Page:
It is hard to compare different rules if you have not fought under them, but a simple look at the weight divisions in BJJ, Wrestling and Sambo shows that there is no logic whatsoever to why are they divided in those ways (Not to mention Grappling which has as many different rules according to each tournament organiser). For instance, in BJJ athletes are placed in 9 divisions separated by 6 kilos each, Wrestling has an upper limit of 120 kg (which means that if you weight more than that, either diet or do not compete at all) and so on.
Now lets think of two fighters. One weighs 120kg, the second weighs 125kg. Do you think those five kilos will make such a difference in such heavy guys? I guess not. Now imagine that one athlete weighs 55kg and the other 60kg. The picture changes, right? So, understanding that a linear increase is not satisfactory, because in heavier weight divisions one kilogram matters less, the people responsible for the rules in Judo, have constantly adapted the divisions and, although no system will ever be perfect, they designed a fairer system than others.
For those not familiar with this, in Judo they have -60, -66, -73, -81, -90, -100 and over 100 kilos. So the difference increases one kilogram at each step, for they saw that 5 kilos matter a lot more in the lightest divisions. You do not find this logic in any other grappling sport. Why don’t the other arts copy this? It is not copyrighted or protected, but it seems that logic is beyond the grasp of the federation officers responsible for BJJ and Wrestling, they will stick to their outdated linear or non logic systems unless there is enough pressure from the fighters.
Now to a more specific absurd of BJJ. Although the weight of the Gi has no influence whatsoever in the outcome of a fight, a few years ago the BJJ federation had the brilliant idea of weighing the athletes just before their first match with the Gi on. Why did they do that? They had a problem, tournaments in the past used to weigh in the fighters on the previous day, which gave an advantage to athletes able to lose many kilos in order to fight lighter opponents. A logic solution, once again, was to copy what is done in Judo. Judoists weigh in 2 hours before their matches, so they can lose some weight but not much or else they will be too weak.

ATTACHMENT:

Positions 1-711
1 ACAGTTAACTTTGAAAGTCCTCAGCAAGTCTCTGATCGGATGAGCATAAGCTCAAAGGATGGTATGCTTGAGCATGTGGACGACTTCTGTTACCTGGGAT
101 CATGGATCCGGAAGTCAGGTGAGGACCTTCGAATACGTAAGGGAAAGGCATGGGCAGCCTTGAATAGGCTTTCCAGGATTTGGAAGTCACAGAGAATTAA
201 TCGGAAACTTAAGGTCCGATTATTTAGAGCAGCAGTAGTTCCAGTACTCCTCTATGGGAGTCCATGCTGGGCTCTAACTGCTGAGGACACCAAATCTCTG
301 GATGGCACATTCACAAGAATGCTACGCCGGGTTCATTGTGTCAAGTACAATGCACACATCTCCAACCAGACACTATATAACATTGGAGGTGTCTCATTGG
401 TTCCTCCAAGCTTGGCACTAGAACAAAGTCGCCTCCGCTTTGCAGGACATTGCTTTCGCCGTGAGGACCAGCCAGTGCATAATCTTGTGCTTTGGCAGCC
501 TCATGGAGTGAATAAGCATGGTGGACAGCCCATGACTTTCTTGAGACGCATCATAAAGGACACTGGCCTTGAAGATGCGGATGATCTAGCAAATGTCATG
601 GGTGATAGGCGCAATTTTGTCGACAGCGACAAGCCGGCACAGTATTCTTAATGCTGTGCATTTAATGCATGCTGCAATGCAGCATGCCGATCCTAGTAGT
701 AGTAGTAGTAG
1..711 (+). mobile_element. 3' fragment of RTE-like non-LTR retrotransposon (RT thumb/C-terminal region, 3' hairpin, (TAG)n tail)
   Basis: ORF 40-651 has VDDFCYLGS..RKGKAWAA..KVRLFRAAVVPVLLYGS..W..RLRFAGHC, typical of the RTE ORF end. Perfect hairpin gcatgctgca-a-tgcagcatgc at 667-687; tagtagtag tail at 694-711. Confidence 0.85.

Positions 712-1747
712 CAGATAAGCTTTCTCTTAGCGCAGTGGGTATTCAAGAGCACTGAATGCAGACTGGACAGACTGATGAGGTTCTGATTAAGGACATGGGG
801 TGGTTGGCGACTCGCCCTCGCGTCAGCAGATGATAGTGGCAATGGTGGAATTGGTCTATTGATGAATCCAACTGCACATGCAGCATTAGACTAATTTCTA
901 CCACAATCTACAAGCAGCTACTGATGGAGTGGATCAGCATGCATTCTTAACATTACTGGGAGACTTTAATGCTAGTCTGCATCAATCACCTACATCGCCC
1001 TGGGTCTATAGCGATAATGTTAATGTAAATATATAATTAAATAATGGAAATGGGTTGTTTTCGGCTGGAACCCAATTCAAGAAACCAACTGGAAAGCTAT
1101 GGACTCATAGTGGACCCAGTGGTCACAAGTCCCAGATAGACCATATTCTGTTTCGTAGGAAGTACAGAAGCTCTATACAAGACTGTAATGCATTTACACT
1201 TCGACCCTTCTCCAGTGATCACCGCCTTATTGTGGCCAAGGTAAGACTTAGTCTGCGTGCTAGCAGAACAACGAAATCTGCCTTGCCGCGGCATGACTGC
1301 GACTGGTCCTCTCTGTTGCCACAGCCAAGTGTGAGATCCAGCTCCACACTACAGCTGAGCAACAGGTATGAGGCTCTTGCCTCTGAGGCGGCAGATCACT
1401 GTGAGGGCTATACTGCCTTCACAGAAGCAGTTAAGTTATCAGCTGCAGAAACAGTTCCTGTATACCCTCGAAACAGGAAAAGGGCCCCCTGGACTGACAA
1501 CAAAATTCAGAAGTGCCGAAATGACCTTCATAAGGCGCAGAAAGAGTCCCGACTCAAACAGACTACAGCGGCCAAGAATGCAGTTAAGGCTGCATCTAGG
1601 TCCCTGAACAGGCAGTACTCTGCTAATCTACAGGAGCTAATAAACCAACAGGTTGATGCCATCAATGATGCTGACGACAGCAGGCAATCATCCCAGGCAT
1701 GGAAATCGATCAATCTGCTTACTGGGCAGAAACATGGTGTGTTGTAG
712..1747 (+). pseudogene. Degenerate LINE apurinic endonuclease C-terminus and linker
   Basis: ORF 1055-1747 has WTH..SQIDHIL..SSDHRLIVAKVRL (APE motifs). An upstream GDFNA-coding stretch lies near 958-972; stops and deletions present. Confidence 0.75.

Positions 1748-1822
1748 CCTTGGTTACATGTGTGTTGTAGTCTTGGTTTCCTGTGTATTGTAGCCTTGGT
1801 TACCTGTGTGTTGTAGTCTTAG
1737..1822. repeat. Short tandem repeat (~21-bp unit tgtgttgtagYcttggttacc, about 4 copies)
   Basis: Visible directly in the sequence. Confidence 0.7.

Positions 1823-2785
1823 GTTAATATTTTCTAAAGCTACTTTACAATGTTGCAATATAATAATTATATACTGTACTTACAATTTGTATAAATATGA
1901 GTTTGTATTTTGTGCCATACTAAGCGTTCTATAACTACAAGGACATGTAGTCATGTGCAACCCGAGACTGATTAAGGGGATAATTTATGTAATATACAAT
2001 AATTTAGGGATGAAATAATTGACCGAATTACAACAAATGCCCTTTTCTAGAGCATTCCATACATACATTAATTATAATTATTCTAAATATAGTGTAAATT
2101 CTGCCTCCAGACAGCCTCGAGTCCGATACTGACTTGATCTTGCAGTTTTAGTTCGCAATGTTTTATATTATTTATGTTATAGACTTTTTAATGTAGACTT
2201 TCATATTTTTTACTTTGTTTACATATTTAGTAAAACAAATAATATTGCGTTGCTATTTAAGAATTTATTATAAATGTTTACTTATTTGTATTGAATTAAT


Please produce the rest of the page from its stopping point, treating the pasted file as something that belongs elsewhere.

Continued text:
But why copy others? The masters responsible for BJJ envisioned a new way, to weigh in the athletes just before their matches. The idea of weighing people with the Gi is just outrageous to me, as someone can plainly cheat by having a lighter Gi so he can have one or two kilos more of muscle (Gi manufacturers saw in this a great opportunity, making lighter Gis for competitors), and this was a detrimental change for the sport. Not only our weight divisions have no logic to start with, now they brought a change to make it even more illogical. The Gi is dead weight as compared to our muscles. So instead of losing weight and risking being weaker if the body does not recover, we simply use lighter Gis to have an advantage over others. Then soon all competitors got lighter Gis, levelling the playfield, but the irrationale of this measure implemented by the federation was to allow people to weigh in and fight right away, not because this is a good thing for the sport or for the athletes, but because it is easier for them to do that than to have more officials checking the weight in semi naked athletes in another room in the competition day. Checking the athletes in underwear in the main hall is supposed to be offensive, so they introduced this measure a few years ago. Now we not only have a defective linear system of categories in BJJ, also we have to watch out for how heavy is our Gi (Hold on, let me buy a lighter belt, better to spend a few bucks than to lose 200 grams by running on the ompetition day).
I would be delighted to hear arguments in favour of weighing in the athletes with the Gi, not for the sake of the organisers but for the good of the fighters, and so far no one could present me a good one.
I will write a sequence to this post soon only to adress one rule that proved to be one thousand times more detrimental to our sport than the weight divisions, the absurdity that are advantages. Introduced in the sport a few years ago, they were supposed to make the fight more active and less stalled. This of course did not happen, or else I would be defending them.
To be continued…